The challenge for external advisors and in house teams is, like all other areas of any business, to demonstrate value, says David Holme, founder and CEO of Exigent.
At a recent GC conference, a question was debated that revolved around legal team KPIs. This caused some considerable consternation about how to define them and some took the view it was an impossible task. I can’t help but disagree. The business rightly sees the legal function as part of the end-to-end process of ‘doing business’ successfully. The same principles apply in a macro sense to all the functions in the chain of product or service delivery.
Improving contract delivery
For example, we’ve worked with a large multinational financial services company to improve their delivery processes of thousands of contracts per annum, as there was frustration across the business about the speed of delivery. They valued speed just as much as accuracy. The departments initial response was to request more resources. However, the view of the Board was that the team must work under the same constraints as the rest of the business to deliver value for the right cost.
Not all work units are equal
With our help, the department then looked at the issue a different way. The answer was to review the value of the individual work units or contracts in this case and prioritise them according to risk and opportunity. Because not all work units are equal, by analysing the flow of work, a value could be given to each area, the workflow could be made smoother and those contracts that were actually mission critical could be delivered. It also became clear that the other parts of the delivery chain valued speed of delivery and assumed quality of product was a given. It was found that even applying a simple metric to the work units showed how value was being enhanced. This in turn made a measurable value for contract turnaround, which became one of the department's KPIs.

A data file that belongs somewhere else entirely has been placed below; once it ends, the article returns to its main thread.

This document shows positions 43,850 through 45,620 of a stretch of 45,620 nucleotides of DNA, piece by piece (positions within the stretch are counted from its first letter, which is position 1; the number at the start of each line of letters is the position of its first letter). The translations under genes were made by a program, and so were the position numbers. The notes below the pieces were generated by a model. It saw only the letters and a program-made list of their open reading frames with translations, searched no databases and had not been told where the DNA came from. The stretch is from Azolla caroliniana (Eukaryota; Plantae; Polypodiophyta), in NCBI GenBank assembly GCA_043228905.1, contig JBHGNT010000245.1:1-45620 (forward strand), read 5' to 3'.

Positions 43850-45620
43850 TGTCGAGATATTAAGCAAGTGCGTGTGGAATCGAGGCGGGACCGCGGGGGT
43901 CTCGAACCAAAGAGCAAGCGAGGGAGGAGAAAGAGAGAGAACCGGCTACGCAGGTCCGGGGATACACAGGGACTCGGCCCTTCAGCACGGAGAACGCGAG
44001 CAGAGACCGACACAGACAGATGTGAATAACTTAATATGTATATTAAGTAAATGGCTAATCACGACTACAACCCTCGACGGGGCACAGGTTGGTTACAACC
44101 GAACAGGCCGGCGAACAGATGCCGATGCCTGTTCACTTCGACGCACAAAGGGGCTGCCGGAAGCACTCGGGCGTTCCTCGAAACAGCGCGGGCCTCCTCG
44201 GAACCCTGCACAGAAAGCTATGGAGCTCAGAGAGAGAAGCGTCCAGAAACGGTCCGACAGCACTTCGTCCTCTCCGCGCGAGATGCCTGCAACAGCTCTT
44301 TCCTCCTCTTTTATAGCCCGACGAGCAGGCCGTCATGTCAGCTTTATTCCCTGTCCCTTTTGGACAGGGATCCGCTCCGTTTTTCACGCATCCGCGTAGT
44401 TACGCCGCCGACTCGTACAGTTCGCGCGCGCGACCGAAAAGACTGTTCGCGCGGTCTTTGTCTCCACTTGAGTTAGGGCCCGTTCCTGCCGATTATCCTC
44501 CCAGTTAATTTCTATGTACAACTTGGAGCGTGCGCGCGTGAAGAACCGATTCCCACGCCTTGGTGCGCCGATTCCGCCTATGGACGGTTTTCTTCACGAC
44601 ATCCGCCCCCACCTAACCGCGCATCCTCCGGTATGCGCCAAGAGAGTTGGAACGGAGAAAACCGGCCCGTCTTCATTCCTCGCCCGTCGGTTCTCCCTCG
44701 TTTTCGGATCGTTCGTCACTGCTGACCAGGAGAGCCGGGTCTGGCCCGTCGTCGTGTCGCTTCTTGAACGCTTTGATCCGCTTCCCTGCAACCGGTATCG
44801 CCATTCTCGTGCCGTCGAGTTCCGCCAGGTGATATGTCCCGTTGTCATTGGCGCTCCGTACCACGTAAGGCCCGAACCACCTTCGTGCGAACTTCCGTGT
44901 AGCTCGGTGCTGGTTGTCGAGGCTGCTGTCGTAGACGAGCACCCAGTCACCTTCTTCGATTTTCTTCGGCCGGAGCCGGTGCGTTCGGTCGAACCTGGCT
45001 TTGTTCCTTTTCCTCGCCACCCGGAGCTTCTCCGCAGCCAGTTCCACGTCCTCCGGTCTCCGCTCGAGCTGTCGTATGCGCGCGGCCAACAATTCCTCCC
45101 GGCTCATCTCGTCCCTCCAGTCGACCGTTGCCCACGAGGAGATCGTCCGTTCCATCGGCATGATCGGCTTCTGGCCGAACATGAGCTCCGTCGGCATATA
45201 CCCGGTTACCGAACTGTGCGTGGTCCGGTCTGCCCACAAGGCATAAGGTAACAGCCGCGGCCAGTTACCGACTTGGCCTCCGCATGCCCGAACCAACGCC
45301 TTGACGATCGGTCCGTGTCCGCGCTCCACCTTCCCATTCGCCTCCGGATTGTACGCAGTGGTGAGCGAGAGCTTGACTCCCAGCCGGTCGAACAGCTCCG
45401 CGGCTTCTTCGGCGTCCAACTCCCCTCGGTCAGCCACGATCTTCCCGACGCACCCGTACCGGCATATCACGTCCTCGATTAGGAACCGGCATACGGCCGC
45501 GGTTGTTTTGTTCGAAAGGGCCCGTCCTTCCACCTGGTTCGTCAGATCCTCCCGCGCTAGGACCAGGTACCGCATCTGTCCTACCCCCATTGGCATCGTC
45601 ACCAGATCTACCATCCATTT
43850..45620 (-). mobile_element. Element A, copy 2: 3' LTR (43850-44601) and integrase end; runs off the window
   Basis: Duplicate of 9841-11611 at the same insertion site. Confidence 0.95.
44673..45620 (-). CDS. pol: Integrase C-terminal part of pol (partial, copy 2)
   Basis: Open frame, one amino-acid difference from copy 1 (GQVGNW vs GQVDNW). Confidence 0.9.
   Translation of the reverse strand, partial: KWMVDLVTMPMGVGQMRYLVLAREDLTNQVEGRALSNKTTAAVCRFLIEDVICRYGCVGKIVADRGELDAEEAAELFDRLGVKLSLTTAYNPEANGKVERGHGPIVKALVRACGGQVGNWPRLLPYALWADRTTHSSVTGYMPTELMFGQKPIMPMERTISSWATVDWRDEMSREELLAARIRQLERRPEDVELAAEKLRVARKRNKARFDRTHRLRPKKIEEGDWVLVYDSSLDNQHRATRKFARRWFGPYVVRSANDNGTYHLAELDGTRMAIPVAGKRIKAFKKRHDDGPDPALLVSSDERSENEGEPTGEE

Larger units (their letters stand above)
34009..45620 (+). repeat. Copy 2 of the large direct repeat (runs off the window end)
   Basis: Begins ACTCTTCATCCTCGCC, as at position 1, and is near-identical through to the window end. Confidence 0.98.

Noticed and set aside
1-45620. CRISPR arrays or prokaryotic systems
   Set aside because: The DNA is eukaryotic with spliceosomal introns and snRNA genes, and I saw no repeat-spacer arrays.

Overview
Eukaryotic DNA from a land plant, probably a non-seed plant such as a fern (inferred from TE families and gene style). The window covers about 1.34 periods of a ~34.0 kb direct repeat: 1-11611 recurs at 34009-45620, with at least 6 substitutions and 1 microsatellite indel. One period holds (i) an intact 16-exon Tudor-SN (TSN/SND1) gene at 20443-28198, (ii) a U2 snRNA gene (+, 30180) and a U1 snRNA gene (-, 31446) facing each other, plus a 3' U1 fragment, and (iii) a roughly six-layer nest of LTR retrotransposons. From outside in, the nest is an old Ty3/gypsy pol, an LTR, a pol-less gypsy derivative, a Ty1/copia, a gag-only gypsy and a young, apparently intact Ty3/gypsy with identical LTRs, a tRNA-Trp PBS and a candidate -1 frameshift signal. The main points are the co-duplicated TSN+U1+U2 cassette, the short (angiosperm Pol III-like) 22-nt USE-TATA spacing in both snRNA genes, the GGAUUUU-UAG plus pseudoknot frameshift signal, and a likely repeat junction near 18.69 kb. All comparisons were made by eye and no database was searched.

To state the obvious, the legal function touches, negotiates and stores vast amounts of valuable information. Every significant agreement touches this team in some way. But extracting the value is rarely an area of focus. We have seen portfolios of one contract type total nearly $1bn that was not measured, aggregated or compared. Of course, there is value in getting contracts right to reduce dispute cost, but spending (in some cases) 50 to 60 per cent of the team’s time negotiating them and another 10 per cent enforcing those very obligations that are painstakingly negotiated is, in business terms, putting too much in the 'Investment' and not enough in the 'Return' in ROI. Demonstrating value by systemising obligation enforcement is potentially a significant contribution to the bottom line.
Pioneering law firms
Some pioneering law firms are already improving their ROI on contracts: Morgan Lewis in the USA, for example, has recently partnered with Exigent to offer contract management to their clients. They will use our technology and a mix of resources both on and offshore to reduce risk and simplify the contract management life cycle. It’s a truly ground breaking initiative that allows corporates to take full advantage of technology, process and legal expertise to manage large portfolios of contracts.
Facts and numbers count
In summary, as Carly Fiorina said: 'That's the thing about business. Facts and numbers and results actually count. It's not just about words as it is in politics.' In this data driven world, businesses demand value from all departments. In business you can’t define value without numbers or measurement. Analytical tools and looking at the issue differently show us that most things can now be measured and objectified.